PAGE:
Before you start to knit

If you're picking up needles and yarn for the first time, here's some basic information to get you started. You only need to learn two basic stitches - knit and purl - because after these two every different stitch is just a variation or combination of these two techniques.

Don't be put off if your first attempts are uneven, you will soon be able to confidently knit any project that catches your eye, from the simplest scarf to the most gorgeously textured and embellished sweater.

 

Knitting needles

There is a huge choice of knitting needles available in different woods and materials. The key to good needles is for them to be flexible, smooth and have well-shaped points. Avoid lovely decorative tops because they can make the needles heavy and give you wrist problems.

 

    Metal needles  Wooden needles  bamboo needles

           Wooden needles                   Metal needles                        Bamboo needles

 

Knitting needle size chart


There are three systems of sizing needles and this table gives you the equivalent sizes across all three systems.

 

Metric (mm) US  old UK and Canadian
25 50 -
19 35 -
15 19 -
10 15 000
9 13 00
8 11 0
7.5 11 1
7 10 1/2 2
6.5 10 1/2 3
6 10 4
5.5 9 5
5 8 6
4.5 7 7
4 6 8

3.75

5 9
3.5 4 -
3.25 3 10
3 2/3 11
2.75 2 12
2.25 1 13
2 0 14
1.75 00 -
1.5 000 -

 

Buying yarn


Most patterns will tell you what yarn to use, so try to buy that to get the same result as the pattern writer. When you buy yarn, look on the paper ball band wrapped around it for an X symbol to know what size needles will work best with that yarn. It is important to buy the best yarn you can afford, because you will see the quality in your finished project.

 

Reading a written pattern


Knitting has a language of its own with standard abbreviations to save space because if patterns were written out in full they would go on for pages and pages. There are also characters such as brackets and asterisks that denote different sizes or repeated instructions.

  • Square brackets [ ]

Square brackets are used when a sequence of stitches needs to be repeated or where more than one stitch needs to be worked into the same stitch or place.

  • Asterisks*

These are sometimes used in place of or in conjunction with square brackets. The most common place to find one is when the pattern asks "rep from *," which would mean that you go back to find the first asterisk before this instruction and repeat the section of pattern from this point.

Sometimes asterisks are used in pairs, for example "rep from * to **." This means the pattern is repeated from the first single asterisk above the instruction to the next double asterisk. Be careful to make sure you are working from the correct asterisk, because some patterns use them throughout – always search backward from the instruction and use the first asterisk you come to.

  • Round brackets ( )

Round brackets are used to give you stitch counts at the end of a row, and to give alternative instructions for different sizes. For instance, if the sizes are small, medium and large and you choose to knit the medium size, then this will be the second size in the pattern instructions. In the pattern you might find something like 'Cast on 84(88:92) sts' so to knit the medium size you will need to cast on 88 stitches, the second number listed. The first size is always shown outside the brackets and the remaining sizes within them.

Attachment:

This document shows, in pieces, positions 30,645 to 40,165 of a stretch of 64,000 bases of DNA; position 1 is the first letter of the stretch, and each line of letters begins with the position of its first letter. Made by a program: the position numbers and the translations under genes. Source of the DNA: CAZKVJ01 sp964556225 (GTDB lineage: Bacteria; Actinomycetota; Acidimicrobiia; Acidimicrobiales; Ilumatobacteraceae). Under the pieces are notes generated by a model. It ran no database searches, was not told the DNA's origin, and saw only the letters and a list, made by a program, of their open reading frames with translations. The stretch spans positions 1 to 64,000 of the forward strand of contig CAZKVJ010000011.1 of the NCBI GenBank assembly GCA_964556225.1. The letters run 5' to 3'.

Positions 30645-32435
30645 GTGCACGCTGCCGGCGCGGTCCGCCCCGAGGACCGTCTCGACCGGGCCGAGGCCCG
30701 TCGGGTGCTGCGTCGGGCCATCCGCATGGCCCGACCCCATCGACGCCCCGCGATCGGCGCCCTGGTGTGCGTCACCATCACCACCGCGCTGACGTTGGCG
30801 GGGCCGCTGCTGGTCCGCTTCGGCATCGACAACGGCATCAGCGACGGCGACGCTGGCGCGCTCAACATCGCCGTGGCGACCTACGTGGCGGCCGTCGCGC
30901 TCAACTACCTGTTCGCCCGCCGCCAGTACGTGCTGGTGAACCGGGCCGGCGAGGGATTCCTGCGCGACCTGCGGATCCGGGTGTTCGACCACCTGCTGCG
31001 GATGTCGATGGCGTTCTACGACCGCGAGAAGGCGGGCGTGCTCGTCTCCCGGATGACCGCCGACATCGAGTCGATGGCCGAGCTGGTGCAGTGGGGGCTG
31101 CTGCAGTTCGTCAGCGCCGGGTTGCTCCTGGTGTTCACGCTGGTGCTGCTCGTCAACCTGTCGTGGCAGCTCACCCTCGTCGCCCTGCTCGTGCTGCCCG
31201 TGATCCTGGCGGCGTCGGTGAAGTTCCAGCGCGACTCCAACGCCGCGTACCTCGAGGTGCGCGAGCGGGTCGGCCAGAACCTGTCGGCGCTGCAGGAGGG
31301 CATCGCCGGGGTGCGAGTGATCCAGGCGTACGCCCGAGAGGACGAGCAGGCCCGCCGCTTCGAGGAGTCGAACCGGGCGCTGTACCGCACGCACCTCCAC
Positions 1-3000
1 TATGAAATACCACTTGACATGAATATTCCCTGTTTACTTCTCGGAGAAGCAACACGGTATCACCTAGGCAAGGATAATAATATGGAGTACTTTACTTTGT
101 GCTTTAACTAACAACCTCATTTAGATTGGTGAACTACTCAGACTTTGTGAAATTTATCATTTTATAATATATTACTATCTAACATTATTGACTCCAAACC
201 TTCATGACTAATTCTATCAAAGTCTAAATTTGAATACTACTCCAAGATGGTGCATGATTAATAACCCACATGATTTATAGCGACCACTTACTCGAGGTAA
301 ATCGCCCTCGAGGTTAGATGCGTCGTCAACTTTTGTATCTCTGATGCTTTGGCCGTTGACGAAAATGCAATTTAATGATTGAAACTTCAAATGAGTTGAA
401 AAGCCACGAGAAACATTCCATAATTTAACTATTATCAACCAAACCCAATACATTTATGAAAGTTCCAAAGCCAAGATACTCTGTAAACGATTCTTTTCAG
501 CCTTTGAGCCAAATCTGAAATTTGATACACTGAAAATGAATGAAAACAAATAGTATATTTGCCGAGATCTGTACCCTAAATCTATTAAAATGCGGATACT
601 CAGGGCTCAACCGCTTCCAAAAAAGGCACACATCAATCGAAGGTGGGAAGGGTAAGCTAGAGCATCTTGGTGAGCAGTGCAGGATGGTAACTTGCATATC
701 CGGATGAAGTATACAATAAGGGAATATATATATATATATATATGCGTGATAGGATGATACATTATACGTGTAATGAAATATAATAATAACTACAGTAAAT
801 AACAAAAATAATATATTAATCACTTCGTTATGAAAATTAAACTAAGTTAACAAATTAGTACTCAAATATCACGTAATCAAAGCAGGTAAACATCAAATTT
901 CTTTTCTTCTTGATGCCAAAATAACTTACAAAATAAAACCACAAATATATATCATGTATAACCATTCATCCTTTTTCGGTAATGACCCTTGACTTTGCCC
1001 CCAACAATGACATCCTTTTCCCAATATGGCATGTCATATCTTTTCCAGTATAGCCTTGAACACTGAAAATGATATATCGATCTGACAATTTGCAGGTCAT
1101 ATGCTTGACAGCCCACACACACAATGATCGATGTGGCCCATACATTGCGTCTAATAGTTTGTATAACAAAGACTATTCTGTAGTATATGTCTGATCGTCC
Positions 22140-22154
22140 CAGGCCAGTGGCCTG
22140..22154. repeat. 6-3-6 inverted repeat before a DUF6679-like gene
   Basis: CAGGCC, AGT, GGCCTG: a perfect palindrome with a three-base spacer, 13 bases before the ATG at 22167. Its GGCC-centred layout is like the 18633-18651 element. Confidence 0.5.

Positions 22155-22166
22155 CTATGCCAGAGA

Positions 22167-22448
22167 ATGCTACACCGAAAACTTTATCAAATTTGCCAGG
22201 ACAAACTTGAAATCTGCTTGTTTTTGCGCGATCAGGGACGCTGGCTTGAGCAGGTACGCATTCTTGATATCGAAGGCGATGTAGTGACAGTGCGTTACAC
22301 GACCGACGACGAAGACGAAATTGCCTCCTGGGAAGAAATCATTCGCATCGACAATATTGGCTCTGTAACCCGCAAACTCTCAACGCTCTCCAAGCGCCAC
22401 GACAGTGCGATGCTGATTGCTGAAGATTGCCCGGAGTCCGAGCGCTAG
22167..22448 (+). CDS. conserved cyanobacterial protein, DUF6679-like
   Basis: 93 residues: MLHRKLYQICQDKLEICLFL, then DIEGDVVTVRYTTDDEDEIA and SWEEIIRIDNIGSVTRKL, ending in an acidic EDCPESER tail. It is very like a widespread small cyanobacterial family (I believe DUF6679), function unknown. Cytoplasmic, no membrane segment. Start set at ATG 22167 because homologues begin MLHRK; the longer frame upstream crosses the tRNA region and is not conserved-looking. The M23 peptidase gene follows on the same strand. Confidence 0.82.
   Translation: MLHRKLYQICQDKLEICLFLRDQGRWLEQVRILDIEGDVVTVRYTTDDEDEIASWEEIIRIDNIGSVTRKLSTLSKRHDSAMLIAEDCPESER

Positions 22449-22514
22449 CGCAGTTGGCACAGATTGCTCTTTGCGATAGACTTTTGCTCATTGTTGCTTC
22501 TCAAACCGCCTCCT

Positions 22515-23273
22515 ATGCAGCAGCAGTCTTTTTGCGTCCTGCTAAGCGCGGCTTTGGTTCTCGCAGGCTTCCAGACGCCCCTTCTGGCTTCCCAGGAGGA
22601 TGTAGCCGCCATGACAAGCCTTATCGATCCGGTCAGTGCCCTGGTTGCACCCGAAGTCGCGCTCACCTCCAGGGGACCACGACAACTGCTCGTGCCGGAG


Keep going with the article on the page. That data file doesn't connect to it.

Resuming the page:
Making a slip knot


To cast on you need a starting point and this is the slip knot. The slip knot will always count as the first cast on stitch.

 

Knit

Hold the working (ball) end of the yarn in your right hand and wrap it around the fingers of your left hand.

 

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Put the tip of a knitting needle, held in your right hand, through the loop around your fingers.

 

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Wrap the working end of the yarn round the needle and pull the needle, and the yarn wrapped around it, through the loop around your left hand.

 

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Keeping the yarn on the needle, slip the loop off your left hand.

 

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Pull gently on the ends of the yarn so that the loop tightens around the needle.

 

Holding the needles and yarn


Holding the needles is one of the toughest things to master in knitting, so if you find it hard, don't be put off - it gets easier after this. How you hold the needles will depend on how you plan to knit, but you may not know that yet.

You can hold the yarn in your right or left hand. If you hold it in your right hand, that is the English way; if you hold it in your left hand then that is the Continental way of knitting. Though awkward at first, holding the needles either way becomes much more comfortable with practice. Have a go at both methods and you will quickly find out which one is most suitable for you.

  • English method

This is the most commonly used method in the UK and USA. The needles are held differently in the right and left hands.

 

Knit


Hold the needle with the stitches on in your left hand. Wrap the yarn around the little finger of your right hand and then come up between your index and second fingers.

 

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Hold the other needle in your right hand, placing it in the crook between the thumb and index finger, in the same way as you would hold a pencil. The right-hand index finger is going to control the tension (gauge) of the yarn, so it is important to keep the yarn slightly taut around this finger.

 

First Knits

 

The content on this page is taken from First Knits, published by LoveCrafts. 

To buy, visit LoveCrafts.co.uk and get 25% off. Just add Mumsnet at the checkout.

 

 

 

Last updated: 11-Jul-2013 at 10:00 AM